Monthly real GDP and sales reached their lows in September. The committee's conclusion that the trough did not occur in September was based on two considerations. First, personal income, employment, and industrial production were all substantially lower in October and November than in September. Second, the NBER's practice has been to identify the highs and lows of economic activity that are due to the operation of normal economic forces; temporary movements in activity resulting from unusual forces, such as strikes, have been discounted in identifying turning points. The committee concluded that some of the depressed level of economic activity in September 2001 was the result of the exceptional events of September 11, and thus should not be considered in identifying the trough.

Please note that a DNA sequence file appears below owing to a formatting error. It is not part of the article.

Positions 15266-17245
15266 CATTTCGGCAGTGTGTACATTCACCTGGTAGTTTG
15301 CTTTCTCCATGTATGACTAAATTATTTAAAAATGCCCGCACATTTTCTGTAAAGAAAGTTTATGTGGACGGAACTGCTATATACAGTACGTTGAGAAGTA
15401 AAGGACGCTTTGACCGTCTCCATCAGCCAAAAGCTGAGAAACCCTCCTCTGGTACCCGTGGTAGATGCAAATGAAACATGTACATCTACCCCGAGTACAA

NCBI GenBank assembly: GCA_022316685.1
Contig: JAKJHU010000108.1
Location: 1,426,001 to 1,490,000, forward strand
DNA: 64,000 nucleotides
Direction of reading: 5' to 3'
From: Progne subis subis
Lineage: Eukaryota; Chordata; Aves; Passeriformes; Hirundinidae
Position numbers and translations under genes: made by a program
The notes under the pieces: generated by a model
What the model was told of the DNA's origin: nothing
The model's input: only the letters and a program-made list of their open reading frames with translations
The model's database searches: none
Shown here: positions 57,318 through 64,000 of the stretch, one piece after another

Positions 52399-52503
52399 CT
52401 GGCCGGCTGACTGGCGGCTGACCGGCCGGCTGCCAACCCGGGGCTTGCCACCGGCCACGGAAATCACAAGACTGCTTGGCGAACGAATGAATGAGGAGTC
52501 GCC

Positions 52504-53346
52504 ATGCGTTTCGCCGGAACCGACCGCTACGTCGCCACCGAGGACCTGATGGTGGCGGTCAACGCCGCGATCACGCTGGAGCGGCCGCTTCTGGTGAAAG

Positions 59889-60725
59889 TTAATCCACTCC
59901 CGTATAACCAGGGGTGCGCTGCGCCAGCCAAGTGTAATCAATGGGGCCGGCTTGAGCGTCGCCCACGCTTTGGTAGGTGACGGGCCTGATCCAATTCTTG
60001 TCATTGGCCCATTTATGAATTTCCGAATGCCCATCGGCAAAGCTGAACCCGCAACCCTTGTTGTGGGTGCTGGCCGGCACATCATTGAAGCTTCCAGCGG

From October to November, industrial production and sales fell sharply, employment fell moderately, personal income rose very slightly, and monthly real GDP rose moderately. Based on this information, the committee concluded that the economy reached a trough in November.
The NBER's practice has been that if economic activity is roughly flat at the end of a recession or expansion, the turning point is placed at the end of the flat period. Although the committee concluded that it was not necessary to invoke this rule to determine that the trough occurred in November rather than September or October, the rule strengthened the committee's confidence in its determination.
The NBER also maintains a quarterly chronology of the U.S. business cycle. The committee determined that the fourth quarter of 2001 was a quarterly trough in economic activity.
Committee members are: Robert E. Hall, Stanford University (chair); Martin Feldstein, NBER President; Jeffrey A. Frankel, Harvard University; Robert J. Gordon, Northwestern University; Christina D. Romer, University of California, Berkeley; David H. Romer, University of California, Berkeley; and Victor Zarnowitz, the Conference Board.
Q: Why did the committee wait so long before identifying a trough?